Profile: ICON’s Principal Investigator, Thomas Immel

The ICON (Ionospheric Connection Explorer) mission is now in orbit and sending back valuable data about Earth’s ionosphere, after 28 months of repeated launch delays. Over two years of waiting didn’t seem very long to Principal Investigator Thomas Immel, however, because he had already waited a lifetime for the data ICON is collecting. The inspiration for the mission came from an image captured during an Apollo mission around the time Immel was born. 

Immel grew up in Illinois, but he wound up at the University of Alaska Fairbanks for graduate school because “Alaska” begins with an A. (Immel says, “Back in the old days, you went to the library and got the book on grad schools in the US, and Alaska was on the first page, so I applied to Alaska, and I got in.”) In Alaska, the extreme weather made it easy to focus on studying, and also brought the graduate students together. “Everybody would be in an emergency situation at one time or another,” Immel remembers. “My cabin froze solid when it was about 50 below, and friends came and helped me out.”

On the desk in Immel’s freezing cabin was a book that contained a mystery. Figure 1 was an ultraviolet view of planet Earth, taken from the surface of the moon in 1972 by Commander John Young of Apollo 16. 

This UV image of Earth, taken by an astronaut from the surface of the moon in 1972, helped inspire the ICON mission.

In this ultraviolet view, daylight excites the ions and free electrons of Earth’s ionosphere, making them glow. Fainter bands of glowing plasma are visible on the night side of the planet: the Southern Lights at the south pole as well as two distinct bands of plasma near the equator. Those two bands are clearly coming together and collapsing into one point–at least, that seemed clear to Immel. The consensus of the day was that the bands of plasma couldn’t actually be coming together, because Earth’s magnetic field lines should trap them and keep them parallel. Scientists at the time assumed that the image must be flawed: the plasma bands only appeared to converge because of a trick of perspective or some sort of warping in the imager. However, Immel was convinced that the plasma bands were crossing the magnetic field lines and converging. He could see that the ionosphere was collapsing–and he was determined to figure out why.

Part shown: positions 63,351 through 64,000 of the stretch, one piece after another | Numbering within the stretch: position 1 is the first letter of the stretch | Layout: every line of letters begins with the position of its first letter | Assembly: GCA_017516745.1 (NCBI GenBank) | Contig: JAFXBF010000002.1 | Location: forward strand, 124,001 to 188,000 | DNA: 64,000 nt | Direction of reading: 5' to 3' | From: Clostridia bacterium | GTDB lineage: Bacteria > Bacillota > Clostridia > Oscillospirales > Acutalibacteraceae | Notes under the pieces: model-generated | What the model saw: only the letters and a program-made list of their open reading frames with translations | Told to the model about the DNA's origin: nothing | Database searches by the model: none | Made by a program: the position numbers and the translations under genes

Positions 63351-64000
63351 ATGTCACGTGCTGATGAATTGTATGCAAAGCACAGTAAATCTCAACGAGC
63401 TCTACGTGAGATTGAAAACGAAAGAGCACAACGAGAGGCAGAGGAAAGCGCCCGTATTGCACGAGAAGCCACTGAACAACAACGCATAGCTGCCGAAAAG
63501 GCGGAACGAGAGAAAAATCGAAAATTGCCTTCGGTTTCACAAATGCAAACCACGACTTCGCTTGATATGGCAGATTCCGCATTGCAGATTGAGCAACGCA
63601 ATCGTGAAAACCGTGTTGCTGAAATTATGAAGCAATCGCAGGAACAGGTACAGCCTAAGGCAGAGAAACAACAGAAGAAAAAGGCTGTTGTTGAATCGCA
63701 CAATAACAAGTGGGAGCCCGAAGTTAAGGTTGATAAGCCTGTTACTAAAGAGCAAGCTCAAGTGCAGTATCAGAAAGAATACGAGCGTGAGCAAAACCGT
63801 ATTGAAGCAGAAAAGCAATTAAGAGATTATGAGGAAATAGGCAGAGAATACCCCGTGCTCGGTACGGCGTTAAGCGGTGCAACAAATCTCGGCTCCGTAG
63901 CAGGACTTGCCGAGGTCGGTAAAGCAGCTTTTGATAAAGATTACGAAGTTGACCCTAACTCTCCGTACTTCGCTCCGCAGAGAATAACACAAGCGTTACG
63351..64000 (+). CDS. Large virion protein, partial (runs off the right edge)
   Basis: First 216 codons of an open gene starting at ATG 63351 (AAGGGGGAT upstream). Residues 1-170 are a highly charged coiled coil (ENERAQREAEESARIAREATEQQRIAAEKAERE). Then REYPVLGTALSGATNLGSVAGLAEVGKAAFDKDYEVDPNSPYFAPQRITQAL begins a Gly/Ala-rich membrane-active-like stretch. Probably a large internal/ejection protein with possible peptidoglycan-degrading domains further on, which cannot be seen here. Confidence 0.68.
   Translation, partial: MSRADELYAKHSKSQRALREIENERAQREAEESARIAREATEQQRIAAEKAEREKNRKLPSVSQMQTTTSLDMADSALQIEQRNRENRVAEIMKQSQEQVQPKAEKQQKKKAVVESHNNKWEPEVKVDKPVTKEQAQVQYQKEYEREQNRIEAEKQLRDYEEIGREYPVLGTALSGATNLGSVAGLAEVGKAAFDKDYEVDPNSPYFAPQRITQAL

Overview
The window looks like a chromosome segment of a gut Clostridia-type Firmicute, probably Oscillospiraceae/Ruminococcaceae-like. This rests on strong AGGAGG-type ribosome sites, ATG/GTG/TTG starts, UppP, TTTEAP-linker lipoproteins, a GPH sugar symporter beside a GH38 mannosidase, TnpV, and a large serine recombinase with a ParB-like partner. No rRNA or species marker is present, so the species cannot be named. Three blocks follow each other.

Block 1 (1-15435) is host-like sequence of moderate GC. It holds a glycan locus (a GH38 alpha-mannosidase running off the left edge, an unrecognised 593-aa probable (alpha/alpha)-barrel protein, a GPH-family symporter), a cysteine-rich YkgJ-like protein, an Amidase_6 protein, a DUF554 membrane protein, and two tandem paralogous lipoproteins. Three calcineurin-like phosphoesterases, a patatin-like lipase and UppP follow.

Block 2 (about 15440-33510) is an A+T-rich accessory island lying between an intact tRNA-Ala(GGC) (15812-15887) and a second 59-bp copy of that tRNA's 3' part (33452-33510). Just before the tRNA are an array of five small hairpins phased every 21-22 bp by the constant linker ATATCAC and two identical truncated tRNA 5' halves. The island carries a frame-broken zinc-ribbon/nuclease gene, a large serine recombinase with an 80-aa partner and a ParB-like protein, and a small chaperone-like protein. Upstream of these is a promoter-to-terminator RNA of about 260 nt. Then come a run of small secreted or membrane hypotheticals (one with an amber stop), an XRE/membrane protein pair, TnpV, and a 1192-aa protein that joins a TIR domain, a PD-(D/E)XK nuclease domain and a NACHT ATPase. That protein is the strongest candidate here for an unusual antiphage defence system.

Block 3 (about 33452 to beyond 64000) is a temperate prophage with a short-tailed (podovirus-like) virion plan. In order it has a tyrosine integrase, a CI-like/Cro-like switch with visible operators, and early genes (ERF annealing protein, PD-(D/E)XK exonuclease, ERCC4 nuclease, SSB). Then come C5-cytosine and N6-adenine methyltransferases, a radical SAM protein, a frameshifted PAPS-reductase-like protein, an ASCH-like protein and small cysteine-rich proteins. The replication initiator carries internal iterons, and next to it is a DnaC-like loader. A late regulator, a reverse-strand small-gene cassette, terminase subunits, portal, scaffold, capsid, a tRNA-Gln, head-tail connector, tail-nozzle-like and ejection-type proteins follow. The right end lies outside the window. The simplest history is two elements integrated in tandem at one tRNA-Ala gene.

After graduate school, Immel went to Southwest Research Institute in Texas for two years, where he worked on the IMAGE (Imager for Magnetopause-to-Aurora Global Exploration) mission. Imagers on the IMAGE spacecraft recreated John Young’s UV view of Earth over and over, showing the converging plasma bands. IMAGE confirmed that the collapse of the ionosphere was no illusion, no anomaly, but an unexplained phenomenon happening regularly all around the planet.

The Space Sciences Lab (SSL) developed the FUV (Far UltraViolet) imagers for IMAGE, and Immel “started scheming about how to get out to California” so he could work on ultraviolet imagers, too. He joined SSL in June of 2000 and began laying the groundwork for a new mission that would help him understand why Earth’s ionosphere behaves in such unexpected ways. As he worked to convince NASA of the importance of such a mission, some of the best advice Immel received was: “Tell your story!” Communicating his fascination with that original Apollo 16 image turned out to be instrumental in getting the ICON heliophysics explorer mission approved in 2013.

ICON launched on October 10, 2019, after repeated delays caused by technical problems with the launch vehicle. While frustrating, in some ways those delays were a positive development for the ICON science team. “We got to spend a lot more time on the simulations of the instruments, so much that we’re getting exactly what we expect out of the payload, which is really remarkable,” says Immel.

ICON has only just begun sending back data, but the mission is already beginning to transform our understanding of the ionosphere. It is becoming clear that plasma in the ionosphere is influenced not only by space weather from above, but also by terrestrial weather from below. There are tides in the atmosphere, similar to ocean tides but more complicated and driven by buoyancy rather than gravity. These atmospheric tides push bands of plasma around in predictable patterns, forcing them across Earth’s magnetic field lines and causing the collapse that caught Immel’s imagination way back in grad school. He is eager to find out what else the new data will reveal. 

Ep 1: Space Sciences Lab team member profiles, an ongoing series.